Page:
Yesterday, I reviewed the movie Kingsman: The Secret Service. In short, it is fantastic. It is also very aware of itself. Very quickly, it finds itself among my favorites of one of my favorite types of film: films that are clearly in on the joke with the audience. I am much more lenient with these types of movies. There are lots of them. If you've come across anything I've ever written about Wes Craven's Scream, you know how highly I think of it. In my opinion, it's my favorite slasher flick of all-time, by a substantial margin. This is coming from someone who is a fan of such movies. Pretty sure I've seen well over a hundred of them. I was practically raised by Jason Voorhees and Freddy Krueger. Why Scream?
Looking across genres might provide at least part of the answer. Similar films are among my favorites in a number of them. Disaster flicks? Airplane! Western? Blazing Saddles. Police Procedurals? The Naked Gun: From the Files of Police Squad! Blaxploitation? Black Dynamite. The list goes on. These movies fall under the broad umbrella of films categorized as spoofs. However, any old spoof won't do. I've seen a few of the Wayans Brothers efforts like Scary Movie, Dance Flick, A Haunted House, and a few others that they inspired. Over the last few years I have tried, sometimes unsuccessfully, to stay away from those. The ones I love have some things in common. They know the rules of whatever they're making fun of, yet breaks them on purpose while still telling its own story within them. Another important factor is that the movie lets the viewers know that it is fully aware of what it is doing, allowing us to play along.
|Scream: A bunch of friends watching a movie while in a movie.|
In an attempt to create humor, the Wayans' spoofs take a much appreciated all-out approach, employing any number of gross-out gags and blatantly sexual innuendo. Some of these can be, and are, funny. However, even the best of these is limited by the overwhelming number of similar jokes, the lack of a compelling narrative, and their reliance on the audience to have seen too many specific films. That first one is self-explanatory. The jokes happen in such rapid succession, it becomes a kinetic assault on the audience, invoking disgust, exhaustion, and laughter in varying measures. The narrative void causes that reliance on other movies. This is their biggest problem. With better spoofs, the viewer merely needs a working knowledge of the genre in question. One need not be an expert in slasher flicks to enjoy Scream. You only have to have seen a few random ones to have a grasp on genre tropes to recognize when they're being sent up. To get the most out of Scary Movie, for instance, the viewer needs to have watched dozens of specific films because it makes very direct references to all of them. By direct, I mean entire scenes are lifted with a few seconds of supposed humor tacked on. Scary Movie is doubly frustrating because the movie it pilfers from most, the oft and aforementioned Scream, is already a spoof. This means we have an entire movie trying a make a joke out what is already funny. Both films play fast and loose with genre conventions. The difference is that Scream is a skillful navigation of them, utilizing some, circumventing others, and always having a reason to do either. Scary Movie haphazardly discards them all. A mess is left in its wake.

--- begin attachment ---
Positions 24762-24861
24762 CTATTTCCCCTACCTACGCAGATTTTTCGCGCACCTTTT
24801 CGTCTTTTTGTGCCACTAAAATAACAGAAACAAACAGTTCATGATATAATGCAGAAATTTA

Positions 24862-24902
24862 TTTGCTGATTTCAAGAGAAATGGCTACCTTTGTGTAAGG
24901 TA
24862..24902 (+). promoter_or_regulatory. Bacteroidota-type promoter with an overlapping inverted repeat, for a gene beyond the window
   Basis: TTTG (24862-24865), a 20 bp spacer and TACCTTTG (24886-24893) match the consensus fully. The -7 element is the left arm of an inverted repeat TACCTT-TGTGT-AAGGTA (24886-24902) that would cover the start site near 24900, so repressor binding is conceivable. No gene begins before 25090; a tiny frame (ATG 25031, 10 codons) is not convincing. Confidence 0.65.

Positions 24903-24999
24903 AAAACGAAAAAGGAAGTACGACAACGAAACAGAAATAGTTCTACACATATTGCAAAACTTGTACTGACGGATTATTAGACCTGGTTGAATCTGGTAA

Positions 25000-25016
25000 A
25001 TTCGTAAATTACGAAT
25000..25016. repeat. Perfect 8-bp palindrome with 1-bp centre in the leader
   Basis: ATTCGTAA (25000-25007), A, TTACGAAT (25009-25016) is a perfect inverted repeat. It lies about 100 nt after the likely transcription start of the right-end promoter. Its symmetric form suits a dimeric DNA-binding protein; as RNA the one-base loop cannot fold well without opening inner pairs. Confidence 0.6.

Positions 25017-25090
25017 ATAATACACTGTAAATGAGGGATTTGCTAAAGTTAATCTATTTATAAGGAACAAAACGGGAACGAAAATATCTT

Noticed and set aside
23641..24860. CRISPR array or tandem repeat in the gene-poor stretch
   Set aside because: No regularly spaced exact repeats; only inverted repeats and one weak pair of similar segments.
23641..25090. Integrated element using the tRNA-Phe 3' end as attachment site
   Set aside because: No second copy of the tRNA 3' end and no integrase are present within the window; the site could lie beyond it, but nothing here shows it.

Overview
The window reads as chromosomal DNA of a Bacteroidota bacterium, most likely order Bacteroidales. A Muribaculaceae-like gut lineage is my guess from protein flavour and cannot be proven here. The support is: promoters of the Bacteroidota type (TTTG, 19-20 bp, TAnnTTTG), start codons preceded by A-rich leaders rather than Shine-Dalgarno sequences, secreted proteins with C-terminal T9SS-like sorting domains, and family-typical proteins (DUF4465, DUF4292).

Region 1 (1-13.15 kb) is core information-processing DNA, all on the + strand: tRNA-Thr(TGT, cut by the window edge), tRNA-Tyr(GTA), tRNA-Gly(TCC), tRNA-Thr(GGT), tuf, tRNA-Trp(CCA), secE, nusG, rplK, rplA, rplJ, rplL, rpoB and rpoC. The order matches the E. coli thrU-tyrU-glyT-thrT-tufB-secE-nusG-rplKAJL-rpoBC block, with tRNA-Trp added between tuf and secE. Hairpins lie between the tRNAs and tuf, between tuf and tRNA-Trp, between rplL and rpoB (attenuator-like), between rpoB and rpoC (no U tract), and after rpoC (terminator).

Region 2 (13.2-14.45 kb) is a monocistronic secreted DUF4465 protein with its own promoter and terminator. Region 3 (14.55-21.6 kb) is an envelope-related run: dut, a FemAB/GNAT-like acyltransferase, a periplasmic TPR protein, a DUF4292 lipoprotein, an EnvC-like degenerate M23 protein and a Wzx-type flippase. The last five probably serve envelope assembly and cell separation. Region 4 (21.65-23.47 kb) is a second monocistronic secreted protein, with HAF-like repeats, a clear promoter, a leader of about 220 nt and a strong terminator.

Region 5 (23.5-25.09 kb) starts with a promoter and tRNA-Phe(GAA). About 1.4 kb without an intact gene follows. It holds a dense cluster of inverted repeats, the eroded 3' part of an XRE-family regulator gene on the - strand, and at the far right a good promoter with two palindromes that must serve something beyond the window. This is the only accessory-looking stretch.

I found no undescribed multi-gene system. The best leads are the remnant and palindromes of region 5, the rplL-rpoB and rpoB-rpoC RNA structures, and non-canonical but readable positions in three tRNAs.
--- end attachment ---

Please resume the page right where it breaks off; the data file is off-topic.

It doesn't have to be this way. The Wayans themselves know how to make an excellent spoof. They did it way back in 1988 with I'm Gonna Git You Sucka That movie emulates and pokes fun at Blaxploitation within the telling of its own tale. To "get it" the viewer doesn't need to have seen any particular film, only have a basic understanding of the genre. This makes the gags feel self-contained even though many are clearly inspired by movies such as Shaft, Cleopatra Jones, The Black Six, and Mean Johnny Barrows. Direct references to those, or any other films, doubles the enjoyment for those who have seen them. In Scary Movie, and similar titles we get the opposite affect. They are so dependent on specific knowledge that not having it renders the viewer lost. The different approaches yield vastly different results. I'm Gonna Git You Sucka is a work of art inspired by and simultaneously skewering what came before it. Scary Movie takes a pre-existing work and draws a "funny" mustache on it.
|I'm Gonna Git You Sucka: When the Wayans got it right.|
Understanding how their chosen genre works is key for good spoof. The best ones let the audience know it's all a ruse, but still gets them invested in the fate of the people on the screen. It takes skill, intimate knowledge of, and a healthy respect and love for whatever is being ridiculed to pull off such a feat. When all of these things magically come together, the people in the movie become more human because they are clearly part of the same pop-culture infused world we are. Their knowledge of being in a movie about precisely the thing they're making fun of injects them with a heightened level of sarcasm which I respond to and occasionally employ in my own life. It's no wonder my favorite part of my favorite play, Shakespeare's Hamlet is "the play within the play." In that scene, the protagonist becomes more real than at any other time. Sure, he is dealing with problems I couldn't imagine having. At that moment, though, he is just like me. He is just a guy watching a play.
|Hamlet: "The play's the thing wherein I'll catch the conscience of the king."|